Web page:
11 01 2022 Insights Regulatory

2021 – A Bumper Year for Central Bank Enforcement

Reading time: 3 mins

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In spite of the limitations imposed as a result of the Covid-era, 2021 was another busy year for the Enforcement Division of the Central Bank of Ireland (“CBI”).

Total Level of Fines

During 2021 the CBI concluded 5 Settlement Agreements with regulated firms resulting in fines totalling €66.8m – representing a vast increase on the €24.5m imposed in 2020 or the €28.1 in 2019.

Average Fine

The average level of fine imposed during 2021 was €13.3m, an increase on the 2020 average of €8.1m and the €4.3 average fine of 2019. (As the number of settlements reached in a given year is relatively low, caution is advised when considering the average level of fines imposed.)

CBI’s Largest Fines

Two of the largest penalties ever handed down by the CBI were imposed during 2021, both on banks – a fine of €37.7m on Ulster Bank and a fine of €24.5m on Bank of Ireland.

The largest fine – that imposed on Ulster Bank – arose from CBI’s long-running Tracker Mortgage Examination. It follows on from a series of other fines that have been imposed on other lenders as a result of that scandal, including:

  • €18.3m fine imposed on KBC in 2020 in respect of its failings that were exposed in the context of the Tracker Mortgage Examination
  • €21m fine imposed on Permanent TSB plc in 2019 for its failings in respect of tracker mortgage customers;
  • €4.5m fine imposed on Springboard Mortgages in 2016 for serious failings in its obligations to tracker mortgage customers.

CBI’s second largest fine ever imposed was directed at Bank of Ireland in respect of its failure to have a robust framework in place to ensure continuity of service for the firm and its customers in the event of a significant IT disruption.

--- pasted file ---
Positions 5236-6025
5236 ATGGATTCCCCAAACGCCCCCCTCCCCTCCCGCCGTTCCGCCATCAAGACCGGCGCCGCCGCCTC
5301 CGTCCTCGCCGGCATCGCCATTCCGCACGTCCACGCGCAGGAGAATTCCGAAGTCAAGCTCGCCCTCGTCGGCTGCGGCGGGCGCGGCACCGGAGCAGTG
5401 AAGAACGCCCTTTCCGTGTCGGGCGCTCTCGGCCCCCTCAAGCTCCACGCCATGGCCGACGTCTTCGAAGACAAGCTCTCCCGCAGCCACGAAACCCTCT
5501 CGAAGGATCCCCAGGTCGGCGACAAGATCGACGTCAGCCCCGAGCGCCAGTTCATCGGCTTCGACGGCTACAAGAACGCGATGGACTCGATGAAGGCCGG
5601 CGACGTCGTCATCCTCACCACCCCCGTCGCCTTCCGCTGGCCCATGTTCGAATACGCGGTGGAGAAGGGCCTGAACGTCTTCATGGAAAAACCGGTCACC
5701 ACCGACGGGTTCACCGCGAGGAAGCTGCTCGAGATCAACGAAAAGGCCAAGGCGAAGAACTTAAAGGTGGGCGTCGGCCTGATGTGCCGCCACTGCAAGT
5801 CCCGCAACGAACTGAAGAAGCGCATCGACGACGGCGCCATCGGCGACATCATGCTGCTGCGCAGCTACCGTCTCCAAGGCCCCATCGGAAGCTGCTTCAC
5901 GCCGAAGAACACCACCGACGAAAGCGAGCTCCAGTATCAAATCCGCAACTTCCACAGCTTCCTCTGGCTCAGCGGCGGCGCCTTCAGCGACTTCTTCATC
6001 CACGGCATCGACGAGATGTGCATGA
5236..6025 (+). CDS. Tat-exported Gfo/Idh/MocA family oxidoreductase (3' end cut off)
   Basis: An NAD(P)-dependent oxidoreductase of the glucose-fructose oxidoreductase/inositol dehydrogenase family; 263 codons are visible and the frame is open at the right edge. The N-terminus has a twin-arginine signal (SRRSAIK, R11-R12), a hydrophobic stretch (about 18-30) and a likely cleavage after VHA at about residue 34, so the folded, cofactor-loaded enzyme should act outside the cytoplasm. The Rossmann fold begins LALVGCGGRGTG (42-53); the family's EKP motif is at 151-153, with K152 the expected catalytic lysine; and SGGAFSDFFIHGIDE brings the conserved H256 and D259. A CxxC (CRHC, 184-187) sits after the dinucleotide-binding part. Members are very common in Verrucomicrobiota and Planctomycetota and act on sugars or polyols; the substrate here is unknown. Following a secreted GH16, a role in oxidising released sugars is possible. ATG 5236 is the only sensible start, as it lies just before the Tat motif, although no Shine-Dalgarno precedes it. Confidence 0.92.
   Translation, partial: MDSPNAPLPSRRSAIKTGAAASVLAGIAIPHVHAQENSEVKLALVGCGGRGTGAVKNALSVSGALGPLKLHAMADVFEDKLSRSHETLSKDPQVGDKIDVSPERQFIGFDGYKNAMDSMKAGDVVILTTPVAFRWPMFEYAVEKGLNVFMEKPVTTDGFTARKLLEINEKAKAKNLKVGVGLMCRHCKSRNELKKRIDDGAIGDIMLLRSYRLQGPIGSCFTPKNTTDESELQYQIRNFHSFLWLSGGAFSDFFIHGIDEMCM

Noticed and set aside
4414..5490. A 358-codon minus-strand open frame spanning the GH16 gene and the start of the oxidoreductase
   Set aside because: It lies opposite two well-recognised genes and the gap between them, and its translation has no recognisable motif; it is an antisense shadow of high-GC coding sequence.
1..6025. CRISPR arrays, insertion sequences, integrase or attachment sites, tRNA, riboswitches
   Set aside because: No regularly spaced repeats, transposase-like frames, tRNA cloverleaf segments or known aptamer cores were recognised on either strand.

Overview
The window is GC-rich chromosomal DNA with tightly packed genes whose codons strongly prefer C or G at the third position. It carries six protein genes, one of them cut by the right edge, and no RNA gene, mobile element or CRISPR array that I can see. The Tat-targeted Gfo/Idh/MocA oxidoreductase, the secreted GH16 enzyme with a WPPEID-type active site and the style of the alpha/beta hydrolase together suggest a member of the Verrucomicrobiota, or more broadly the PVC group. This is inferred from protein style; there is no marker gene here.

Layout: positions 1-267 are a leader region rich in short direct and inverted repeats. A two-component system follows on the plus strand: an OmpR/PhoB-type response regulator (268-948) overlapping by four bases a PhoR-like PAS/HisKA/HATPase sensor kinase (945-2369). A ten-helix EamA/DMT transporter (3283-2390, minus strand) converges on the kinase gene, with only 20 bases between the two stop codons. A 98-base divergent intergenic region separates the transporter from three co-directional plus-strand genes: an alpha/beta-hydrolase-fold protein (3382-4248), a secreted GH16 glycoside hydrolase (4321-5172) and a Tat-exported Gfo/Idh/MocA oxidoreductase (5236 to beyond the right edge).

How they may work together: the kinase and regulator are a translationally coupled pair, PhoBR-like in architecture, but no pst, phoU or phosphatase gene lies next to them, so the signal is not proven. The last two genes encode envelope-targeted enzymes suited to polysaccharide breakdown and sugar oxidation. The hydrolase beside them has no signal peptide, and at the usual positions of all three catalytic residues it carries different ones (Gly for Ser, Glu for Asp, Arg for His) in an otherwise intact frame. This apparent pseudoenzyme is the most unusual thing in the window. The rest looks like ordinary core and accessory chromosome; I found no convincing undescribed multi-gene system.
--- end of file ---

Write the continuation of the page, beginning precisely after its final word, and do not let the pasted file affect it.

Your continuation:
Types of Firms Targeted

The CBI fines were directed at a fairly wide range of firm types – 2 banks, 1 fund management company, 1 investment firm and 1 insurance intermediary.

Importance of Compliance with Regulatory Requirements

When imposing the record-level fine on Ulster Bank in March 2021, the CBI’s Director of Enforcement and Anti-Money Laundering, Seána Cunningham, said “The fine imposed by the Central Bank today should serve as a clear message to the wider market of the importance of compliance with the fundamental requirements of the Central Bank’s Consumer Protection Codes and of taking prompt action to address issues comprehensively and fully when they are identified. It is the responsibility of each firm to ensure that in all its dealings with customers it acts honestly, fairly and professionally in the best interests of its customers. Firms must take this responsibility seriously and put it at the heart of their actions and decision making.”

The CBI’s sanctioning powers were increased in 2013, so the maximum penalty which the CBI may now impose is €10,000,000, or an amount equal to 10% of the annual turnover of a regulated financial service provider, whichever is the greater.

The Year Ahead

The information that we can glean from Settlement Agreements that are published by the CBI each year provide only a partial insight into the work of the Enforcement Division. We can expect that a number of investigations into contraventions by firms are underway and we also know that the CBI is now also focused on pursuing individuals who participated in wrongdoing by firms.

The focus on individuals will become more intense as we move closer to the enactment of the Central Bank (Individual Accountability Framework) Bill which will pave the way for the introduction of the Individual Accountability Framework and the Senior Executive Accountability Regime.

AUTHOR: Brian Hunt

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